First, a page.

My own body disturbed the peace. I have dated many mentally stable yet also liberated men who have never seen my skin. A smile can hide these wounds. Smile is what I did. We smile for many reasons. We smile when we see babies, we smile when we laugh, we even smile when we cry, our faces twist up, our lips pull tight. They say we release endorphins when we smile. Well, the hardest smile is that which accompanies tears, and perhaps that is why we smile, and why crying is healthy. Even at funerals and on tax day. So I tend to only bare them when in solitude, in some foreign place, while on vacation.

    I am on vacation now.

    I will never see the man again. Yet I still stretched the short sleeves of my blouse further and further down my arms, as the material ripped. The ancient slashes on them woke in purples and blues from walking under screaming sunrays the past few days. Wonder if he saw them?

    I trusted his eyes not to stare. He is not of the ignorant, though he seems shameless like them. We both knew now we would never be alone again.

    The slashes received most of my stares. They were glowing beyond their years, reincarnated with potentiality, stripped of energy, rested. Maybe if they gaze long enough, blood will seep through my skin. Abstract art painted with opposite tones, naturally were my scars. I was satisfied. The inscriptions must have been grateful at my announcement of their abilities beyond society’s tags and labels, beyond what I read in the textbooks and self-help books. I grinned past capability and the endorphins exceeding physical confinement.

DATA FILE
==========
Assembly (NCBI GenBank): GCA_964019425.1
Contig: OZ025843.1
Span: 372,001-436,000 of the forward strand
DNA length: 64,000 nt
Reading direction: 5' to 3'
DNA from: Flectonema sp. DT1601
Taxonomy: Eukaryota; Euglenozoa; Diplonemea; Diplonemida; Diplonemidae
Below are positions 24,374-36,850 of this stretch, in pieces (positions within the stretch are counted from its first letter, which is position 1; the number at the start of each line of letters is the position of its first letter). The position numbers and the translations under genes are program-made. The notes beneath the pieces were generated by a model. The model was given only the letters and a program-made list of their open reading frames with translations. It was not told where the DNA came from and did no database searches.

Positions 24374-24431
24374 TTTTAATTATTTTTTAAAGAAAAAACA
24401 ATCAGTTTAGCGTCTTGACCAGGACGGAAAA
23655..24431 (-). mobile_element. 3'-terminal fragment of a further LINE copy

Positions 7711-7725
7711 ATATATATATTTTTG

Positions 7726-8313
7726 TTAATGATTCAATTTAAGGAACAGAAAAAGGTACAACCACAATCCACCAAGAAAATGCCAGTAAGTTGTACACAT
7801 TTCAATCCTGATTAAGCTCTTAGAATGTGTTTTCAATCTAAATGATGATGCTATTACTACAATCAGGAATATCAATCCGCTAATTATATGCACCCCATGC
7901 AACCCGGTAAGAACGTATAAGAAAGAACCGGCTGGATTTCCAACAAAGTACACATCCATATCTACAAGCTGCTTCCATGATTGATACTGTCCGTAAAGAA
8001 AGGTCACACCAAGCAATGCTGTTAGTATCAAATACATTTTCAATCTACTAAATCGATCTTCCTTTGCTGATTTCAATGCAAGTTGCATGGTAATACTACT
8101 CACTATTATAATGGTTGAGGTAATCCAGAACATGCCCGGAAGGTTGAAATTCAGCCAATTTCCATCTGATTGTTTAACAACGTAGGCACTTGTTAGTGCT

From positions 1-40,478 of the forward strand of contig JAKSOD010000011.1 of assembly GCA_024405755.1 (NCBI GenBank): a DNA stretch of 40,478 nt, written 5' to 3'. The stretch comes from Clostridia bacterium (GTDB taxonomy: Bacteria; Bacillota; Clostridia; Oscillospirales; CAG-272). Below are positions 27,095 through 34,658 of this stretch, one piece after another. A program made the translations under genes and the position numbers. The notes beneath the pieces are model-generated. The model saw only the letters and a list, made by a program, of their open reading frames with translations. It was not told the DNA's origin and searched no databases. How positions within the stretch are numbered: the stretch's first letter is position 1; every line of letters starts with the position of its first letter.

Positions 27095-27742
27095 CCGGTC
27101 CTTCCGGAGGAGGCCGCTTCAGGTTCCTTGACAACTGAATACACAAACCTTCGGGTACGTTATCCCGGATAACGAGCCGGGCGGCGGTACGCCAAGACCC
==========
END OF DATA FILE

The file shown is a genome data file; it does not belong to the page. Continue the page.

I then opened up the little soap bottle and dipped my fingers in the pink bubbles. Running them through my hair, locking the strands together in thick chunks, I emptied the bottle. Giggling like a school girl, I then thought death will never strike a free woman. I tossed the bottle. I picked up the bottle and threw it at the mirror. My legs shook and my hands were fists for a few because nails cut into the palms. I started dry heaving, and lunged over the toilet; big yellow chunks flooded out of my nose and my mouth and somehow didn’t collect in my hair. My hair was down but something held it back. I quickly turned around. Need to get the hell out of here. The hell? The here? Differentiating between principles became personal and hell has a history. Here is merely the image. Which one should I claim?

    click here for part II
  • David Mosley
    Eternal Administrator
    • Jul 2004
    • 11823

    Welcome Charyli. I'm moving your post to the Enclave forum, which is where most people post their own creative work for other readers to review - or 'critique' as you put it - their stories/poems/etc.
    _"For an eternity Allard was alone in an icy limbo where all the colours were bright and sharp and comfortless.
    _For another eternity Allard swam through seas without end, all green and cool and deep, where distorted creatures drifted, sometimes attacking him.
    _And then, at last, he had reached the real world – the world he had created, where he was God and could create or destroy whatever he wished.
    _He was supremely powerful. He told planets to destroy themselves, and they did. He created suns. Beautiful women flocked to be his. Of all men, he was the mightiest. Of all gods, he was the greatest."